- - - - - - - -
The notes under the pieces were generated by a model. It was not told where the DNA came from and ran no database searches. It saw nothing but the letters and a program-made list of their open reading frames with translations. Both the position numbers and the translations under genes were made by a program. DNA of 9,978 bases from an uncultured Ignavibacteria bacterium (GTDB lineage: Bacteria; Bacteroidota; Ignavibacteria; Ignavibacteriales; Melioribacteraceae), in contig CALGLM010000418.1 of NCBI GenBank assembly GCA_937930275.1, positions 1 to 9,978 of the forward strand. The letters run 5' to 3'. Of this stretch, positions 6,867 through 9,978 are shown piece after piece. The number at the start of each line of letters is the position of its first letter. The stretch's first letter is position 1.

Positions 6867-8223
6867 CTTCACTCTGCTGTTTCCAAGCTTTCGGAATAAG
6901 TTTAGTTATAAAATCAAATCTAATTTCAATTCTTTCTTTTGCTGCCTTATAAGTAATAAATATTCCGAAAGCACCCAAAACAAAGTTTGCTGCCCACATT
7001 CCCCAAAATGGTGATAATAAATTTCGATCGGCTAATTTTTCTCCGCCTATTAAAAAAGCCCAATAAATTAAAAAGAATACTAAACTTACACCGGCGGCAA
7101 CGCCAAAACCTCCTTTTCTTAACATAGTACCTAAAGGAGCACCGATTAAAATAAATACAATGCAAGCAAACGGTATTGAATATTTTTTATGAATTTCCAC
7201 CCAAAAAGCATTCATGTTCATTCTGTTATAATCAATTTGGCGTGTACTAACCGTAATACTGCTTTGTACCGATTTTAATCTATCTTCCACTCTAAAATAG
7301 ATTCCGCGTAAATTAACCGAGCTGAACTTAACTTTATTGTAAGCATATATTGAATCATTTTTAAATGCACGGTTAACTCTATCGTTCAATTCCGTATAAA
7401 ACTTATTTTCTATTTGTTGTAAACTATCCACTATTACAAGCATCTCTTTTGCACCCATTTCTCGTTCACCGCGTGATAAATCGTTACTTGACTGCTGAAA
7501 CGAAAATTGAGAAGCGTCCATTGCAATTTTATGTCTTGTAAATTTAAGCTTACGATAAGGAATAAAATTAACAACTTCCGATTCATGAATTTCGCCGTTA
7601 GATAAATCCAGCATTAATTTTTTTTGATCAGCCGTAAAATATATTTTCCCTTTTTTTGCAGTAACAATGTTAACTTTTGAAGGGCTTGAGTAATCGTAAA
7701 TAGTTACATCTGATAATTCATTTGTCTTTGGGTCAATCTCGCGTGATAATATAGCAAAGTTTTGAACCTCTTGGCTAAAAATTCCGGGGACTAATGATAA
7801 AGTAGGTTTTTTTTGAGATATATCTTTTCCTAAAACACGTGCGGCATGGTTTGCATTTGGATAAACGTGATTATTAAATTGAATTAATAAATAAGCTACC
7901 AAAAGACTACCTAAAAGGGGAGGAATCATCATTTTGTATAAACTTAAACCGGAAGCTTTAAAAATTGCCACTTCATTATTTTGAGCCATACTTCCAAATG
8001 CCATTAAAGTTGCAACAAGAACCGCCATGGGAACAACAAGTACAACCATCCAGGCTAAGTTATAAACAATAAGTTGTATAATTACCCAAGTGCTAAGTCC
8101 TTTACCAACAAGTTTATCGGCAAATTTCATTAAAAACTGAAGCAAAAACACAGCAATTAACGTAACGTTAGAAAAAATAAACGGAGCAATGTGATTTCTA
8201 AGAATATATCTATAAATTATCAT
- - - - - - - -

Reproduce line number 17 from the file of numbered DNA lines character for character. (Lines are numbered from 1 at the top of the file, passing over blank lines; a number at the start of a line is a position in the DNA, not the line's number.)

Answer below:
8201 AGAATATATCTATAAATTATCAT